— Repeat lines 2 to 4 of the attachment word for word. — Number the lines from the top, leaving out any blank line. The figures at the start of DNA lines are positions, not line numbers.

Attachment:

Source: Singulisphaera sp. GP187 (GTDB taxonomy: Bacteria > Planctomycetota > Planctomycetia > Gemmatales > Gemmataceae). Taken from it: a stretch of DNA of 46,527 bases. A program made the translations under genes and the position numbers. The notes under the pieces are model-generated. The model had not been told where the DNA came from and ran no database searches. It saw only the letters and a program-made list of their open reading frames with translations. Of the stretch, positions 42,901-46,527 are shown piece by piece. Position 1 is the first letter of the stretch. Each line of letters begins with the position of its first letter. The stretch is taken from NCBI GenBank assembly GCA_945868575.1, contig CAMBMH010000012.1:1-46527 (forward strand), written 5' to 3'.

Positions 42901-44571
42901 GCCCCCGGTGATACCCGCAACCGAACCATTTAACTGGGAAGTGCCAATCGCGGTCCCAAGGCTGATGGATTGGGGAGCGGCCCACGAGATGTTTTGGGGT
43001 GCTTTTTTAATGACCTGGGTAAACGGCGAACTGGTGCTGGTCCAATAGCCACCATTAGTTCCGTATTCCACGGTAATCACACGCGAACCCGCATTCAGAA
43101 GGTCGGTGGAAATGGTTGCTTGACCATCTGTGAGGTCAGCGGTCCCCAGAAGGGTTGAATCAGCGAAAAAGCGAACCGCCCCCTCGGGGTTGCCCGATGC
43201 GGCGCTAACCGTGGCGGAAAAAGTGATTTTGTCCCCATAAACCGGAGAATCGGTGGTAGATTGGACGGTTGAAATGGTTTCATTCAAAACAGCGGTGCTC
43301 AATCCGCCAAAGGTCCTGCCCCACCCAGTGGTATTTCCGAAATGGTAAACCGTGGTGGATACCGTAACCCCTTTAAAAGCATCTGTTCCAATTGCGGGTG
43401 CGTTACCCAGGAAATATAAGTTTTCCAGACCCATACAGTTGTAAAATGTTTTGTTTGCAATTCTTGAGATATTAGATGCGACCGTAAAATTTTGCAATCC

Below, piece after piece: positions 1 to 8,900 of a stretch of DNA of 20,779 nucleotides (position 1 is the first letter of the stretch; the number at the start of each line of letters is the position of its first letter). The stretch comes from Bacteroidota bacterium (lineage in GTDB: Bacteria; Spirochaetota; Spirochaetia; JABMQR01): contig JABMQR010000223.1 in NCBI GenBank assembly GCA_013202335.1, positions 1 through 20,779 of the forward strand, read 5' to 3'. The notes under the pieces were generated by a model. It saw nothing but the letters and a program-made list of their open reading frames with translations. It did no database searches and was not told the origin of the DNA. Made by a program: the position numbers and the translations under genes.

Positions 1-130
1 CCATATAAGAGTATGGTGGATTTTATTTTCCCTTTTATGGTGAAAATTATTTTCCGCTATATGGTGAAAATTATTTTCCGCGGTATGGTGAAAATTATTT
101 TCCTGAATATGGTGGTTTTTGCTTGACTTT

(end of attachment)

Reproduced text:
Positions 42901-44571
42901 GCCCCCGGTGATACCCGCAACCGAACCATTTAACTGGGAAGTGCCAATCGCGGTCCCAAGGCTGATGGATTGGGGAGCGGCCCACGAGATGTTTTGGGGT
43001 GCTTTTTTAATGACCTGGGTAAACGGCGAACTGGTGCTGGTCCAATAGCCACCATTAGTTCCGTATTCCACGGTAATCACACGCGAACCCGCATTCAGAA